Cell Behavior

To monitor cellular behavior, cellular DNA content, alkaline phosphatase (ALP) activity and calcium deposition were ana-lyzed [1]. Samples were collected (at days 1, 14, 28 and 35) in 1 ml MilliQ and subsequently stored at−80 °C until use. The same samples were used for all biochemical assays. For ex-traction of cells from hydrogels, scaffolds were digested first using Collagenase A (Roche Diagnostics Penzberg, Germa-ny). According to the manufacturer’s instruction, a digestion buffer was prepared in a concentration of 1 mg/ml. Before digestion, the constructs were washed 2 times with PBS, in-cubated with 1 ml digestion buffer overnight at 37 °C on a rotary shaker. After complete digestion and two repetitive freeze/thaw cycles at -80 °C/+20 °C, samples were ready for the analysis of DNA content, ALP activity and Ca deposition [1,27]. The results of ALP content were normalized by the corresponding cellular dsDNA amount. After analyzing DNA content and ALP activity, samples were doubled in volume using 1 N acetic acid (to dissolve mineral deposits) and

incubated at room temperature overnight. Ca deposition was measured as described previously [28].

Cellular DNA Content

Cellular DNA content was measured using a QuantiFluor® dsDNA System Kit (Promega, Madison, Wisconsin, USA). For the standard curve, serial dilutions of dsDNA stock (range: 0–2000 ng/ml) were prepared. 100 μl of either sample of standard solution was added into the wells, followed by 100μl of working solution. The plate was incubated at room temperature for 5 min, and then the absorbance of samples/ standards was measured at 504 nm excitation and 541 nm emission, using a fluorescence microplate reader (FL600, BioTek, Canada).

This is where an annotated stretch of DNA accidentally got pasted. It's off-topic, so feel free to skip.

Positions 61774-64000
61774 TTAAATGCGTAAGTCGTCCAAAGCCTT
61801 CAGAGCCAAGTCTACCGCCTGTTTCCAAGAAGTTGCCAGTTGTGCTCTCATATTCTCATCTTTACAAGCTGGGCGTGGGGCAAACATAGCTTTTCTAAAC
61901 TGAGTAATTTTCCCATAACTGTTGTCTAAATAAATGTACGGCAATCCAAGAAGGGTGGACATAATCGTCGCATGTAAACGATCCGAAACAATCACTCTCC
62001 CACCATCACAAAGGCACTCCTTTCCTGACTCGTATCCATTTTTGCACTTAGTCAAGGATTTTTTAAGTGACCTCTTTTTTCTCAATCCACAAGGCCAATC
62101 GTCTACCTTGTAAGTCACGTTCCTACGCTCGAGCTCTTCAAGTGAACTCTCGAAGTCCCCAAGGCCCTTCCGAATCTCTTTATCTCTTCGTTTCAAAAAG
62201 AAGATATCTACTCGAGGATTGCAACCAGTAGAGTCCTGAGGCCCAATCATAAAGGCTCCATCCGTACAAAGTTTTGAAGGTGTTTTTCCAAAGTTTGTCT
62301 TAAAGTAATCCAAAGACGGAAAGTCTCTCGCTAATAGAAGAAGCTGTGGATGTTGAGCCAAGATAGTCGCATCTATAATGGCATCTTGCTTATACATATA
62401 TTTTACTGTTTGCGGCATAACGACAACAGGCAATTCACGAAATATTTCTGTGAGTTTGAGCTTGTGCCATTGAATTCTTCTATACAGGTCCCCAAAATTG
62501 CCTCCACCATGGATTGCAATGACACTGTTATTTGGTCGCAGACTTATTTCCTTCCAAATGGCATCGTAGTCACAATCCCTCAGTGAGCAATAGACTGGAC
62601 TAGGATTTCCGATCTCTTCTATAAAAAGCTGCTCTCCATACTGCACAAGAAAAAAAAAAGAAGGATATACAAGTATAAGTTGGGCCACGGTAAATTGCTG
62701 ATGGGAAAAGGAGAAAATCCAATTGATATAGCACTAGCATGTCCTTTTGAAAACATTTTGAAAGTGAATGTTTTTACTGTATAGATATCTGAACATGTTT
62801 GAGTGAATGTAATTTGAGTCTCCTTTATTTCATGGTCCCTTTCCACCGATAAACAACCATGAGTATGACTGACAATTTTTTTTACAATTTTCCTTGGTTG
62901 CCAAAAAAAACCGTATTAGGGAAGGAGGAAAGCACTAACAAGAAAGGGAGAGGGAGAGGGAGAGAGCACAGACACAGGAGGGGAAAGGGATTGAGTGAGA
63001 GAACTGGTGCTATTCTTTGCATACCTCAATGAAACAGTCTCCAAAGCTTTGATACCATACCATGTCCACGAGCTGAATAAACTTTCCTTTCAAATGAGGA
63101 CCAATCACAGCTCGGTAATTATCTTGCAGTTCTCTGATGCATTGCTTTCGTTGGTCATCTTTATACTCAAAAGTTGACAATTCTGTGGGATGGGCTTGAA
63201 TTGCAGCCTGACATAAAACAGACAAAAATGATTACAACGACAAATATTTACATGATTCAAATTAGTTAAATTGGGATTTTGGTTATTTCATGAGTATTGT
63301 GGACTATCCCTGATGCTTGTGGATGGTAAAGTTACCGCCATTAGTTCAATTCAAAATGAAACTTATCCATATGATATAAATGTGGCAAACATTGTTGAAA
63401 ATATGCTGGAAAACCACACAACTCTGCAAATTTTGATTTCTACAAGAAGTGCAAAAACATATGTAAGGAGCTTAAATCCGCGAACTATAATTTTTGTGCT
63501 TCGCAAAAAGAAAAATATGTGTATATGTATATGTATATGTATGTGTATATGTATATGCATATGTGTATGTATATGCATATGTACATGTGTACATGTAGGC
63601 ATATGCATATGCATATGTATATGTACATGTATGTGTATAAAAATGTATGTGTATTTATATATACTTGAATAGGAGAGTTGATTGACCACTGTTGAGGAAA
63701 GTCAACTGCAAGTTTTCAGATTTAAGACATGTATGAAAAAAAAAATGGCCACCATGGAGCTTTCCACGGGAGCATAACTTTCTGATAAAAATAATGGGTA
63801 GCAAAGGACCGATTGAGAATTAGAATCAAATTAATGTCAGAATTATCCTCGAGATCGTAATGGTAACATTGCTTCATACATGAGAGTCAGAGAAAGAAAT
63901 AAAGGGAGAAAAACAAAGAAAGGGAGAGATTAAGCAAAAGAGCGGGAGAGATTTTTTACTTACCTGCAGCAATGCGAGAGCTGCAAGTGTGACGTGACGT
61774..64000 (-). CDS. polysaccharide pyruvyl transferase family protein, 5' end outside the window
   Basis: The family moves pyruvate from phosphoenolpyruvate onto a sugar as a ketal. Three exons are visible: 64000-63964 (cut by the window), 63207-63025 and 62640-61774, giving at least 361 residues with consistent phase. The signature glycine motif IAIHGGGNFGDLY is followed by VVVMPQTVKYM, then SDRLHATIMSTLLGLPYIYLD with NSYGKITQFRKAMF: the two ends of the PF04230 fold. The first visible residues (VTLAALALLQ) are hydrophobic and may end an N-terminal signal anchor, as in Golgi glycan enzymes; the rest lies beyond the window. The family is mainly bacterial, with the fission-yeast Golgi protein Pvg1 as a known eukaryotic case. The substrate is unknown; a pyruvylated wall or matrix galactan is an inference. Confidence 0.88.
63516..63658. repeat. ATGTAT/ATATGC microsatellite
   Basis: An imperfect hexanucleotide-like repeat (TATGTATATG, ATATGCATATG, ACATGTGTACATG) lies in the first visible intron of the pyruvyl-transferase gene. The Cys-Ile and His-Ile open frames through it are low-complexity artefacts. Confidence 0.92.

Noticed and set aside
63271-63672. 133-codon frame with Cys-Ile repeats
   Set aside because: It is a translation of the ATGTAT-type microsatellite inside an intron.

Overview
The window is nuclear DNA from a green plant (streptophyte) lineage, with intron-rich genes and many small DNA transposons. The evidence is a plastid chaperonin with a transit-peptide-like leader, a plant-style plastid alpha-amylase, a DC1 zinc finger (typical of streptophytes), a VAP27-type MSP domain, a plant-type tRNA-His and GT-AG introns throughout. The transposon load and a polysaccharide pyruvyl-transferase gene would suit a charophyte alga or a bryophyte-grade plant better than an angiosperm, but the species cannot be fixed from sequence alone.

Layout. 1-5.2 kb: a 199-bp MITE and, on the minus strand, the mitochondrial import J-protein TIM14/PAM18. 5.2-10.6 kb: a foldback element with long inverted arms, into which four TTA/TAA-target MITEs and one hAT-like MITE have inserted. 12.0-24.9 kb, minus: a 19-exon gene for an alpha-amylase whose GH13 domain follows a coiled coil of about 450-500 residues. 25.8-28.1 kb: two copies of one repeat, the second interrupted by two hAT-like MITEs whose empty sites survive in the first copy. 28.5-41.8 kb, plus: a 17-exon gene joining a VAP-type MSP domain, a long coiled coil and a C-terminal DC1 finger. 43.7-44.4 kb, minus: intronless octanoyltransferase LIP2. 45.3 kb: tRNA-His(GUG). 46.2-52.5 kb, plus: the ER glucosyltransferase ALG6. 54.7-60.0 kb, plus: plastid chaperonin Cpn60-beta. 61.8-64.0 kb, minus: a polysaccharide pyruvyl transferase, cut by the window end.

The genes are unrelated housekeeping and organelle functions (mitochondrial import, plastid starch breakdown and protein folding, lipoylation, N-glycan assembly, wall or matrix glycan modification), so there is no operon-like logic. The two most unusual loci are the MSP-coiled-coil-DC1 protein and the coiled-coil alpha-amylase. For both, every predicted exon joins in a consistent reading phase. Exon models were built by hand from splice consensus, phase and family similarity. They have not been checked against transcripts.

Alkaline Phosphatase (ALP) Activity

ALP activity was measured using a 5 nM p-nitrophenyl phos-phate (4-NP) colorimetric assay. The procedure was according to the manufacturer’s instruction (Sigma-Aldrich, St. Louis, MO, USA). Briefly, 80μl of sample solution was combined with 20μl of buffer (0.5 M 2-amino-2methyl-1-propanol). A standard curve was prepared with serial dilutions of 4-NP, in a range of 0– 25 nmol. Next, 100μl substrate solution (5 nM p-nitrophenyl phosphate) was added to the samples/standards and incubated for 60 min at 37°C. The reaction was stopped by adding to each well 50μl 0.3 M NaOH and the absorbance of samples was measured at 405 nm using an ELISA microplate reader (EL800, BioTek, Abcoude, The Netherlands). ALP activity was normalized for corresponding cellular dsDNA amount.

Calcium Deposition

C a l c i u m d e p o s i t i o n w a s m e a s u r e d u s i n g t h e orthocresolphtalein complexone assay (OCPC; Sigma Al-drich, St. Louis, MO, USA), which is based on a colorimetric reaction between o-cresolphthalein complexone and calcium.

Table 3 Schematic overview of the experimental groups used with varying CaP-particle content (Ca) and with/- cells

Ca=0

Ca=1

Ca=2

Ca=0

+cells

Ca=1

+cells

Ca=2

+cells

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The assay was performed according to the manufacturer’s instruction. For the standard curve, serial dilutions of calcium stock (CaCl2) were prepared (range: 0–100 mg/ml). Next, 10μl of sample or standard was used, to which 300 μl OCPC solution was added to complete the reaction. After the incu-bation of the plate for 10 min at room temperature, the absor-bance was measured at 570 nm using an ELISA microplate reader (EL800, BioTek, Canada).

RNA Isolation and Reverse Transcription

To analyze gene expression profiles of selected genes, cellular RNA was isolated using Tryzol method in combination with the Genelute Mammalian Total RNA Miniprep Kit (Sigma-Aldrich). Samples were collected (at days 0, 14, 28 and 35) in 1 ml TRIzol lysis buffer and subsequently stored at -80 °C until RNA extraction. After extraction, RNA was quantified using a spectrophotometer (Nanodrop Technologies, Wil-mington, DE, USA). For reverse transcription (cDNA synthe-sis), an iScript™ cDNA kit was used (Bio-Rad, Hercules, CA, USA), and for each cDNA reaction 1μg of RNA was used. The samples were stored at -20 °C until use.

Real-Time Polymerase Chain Reaction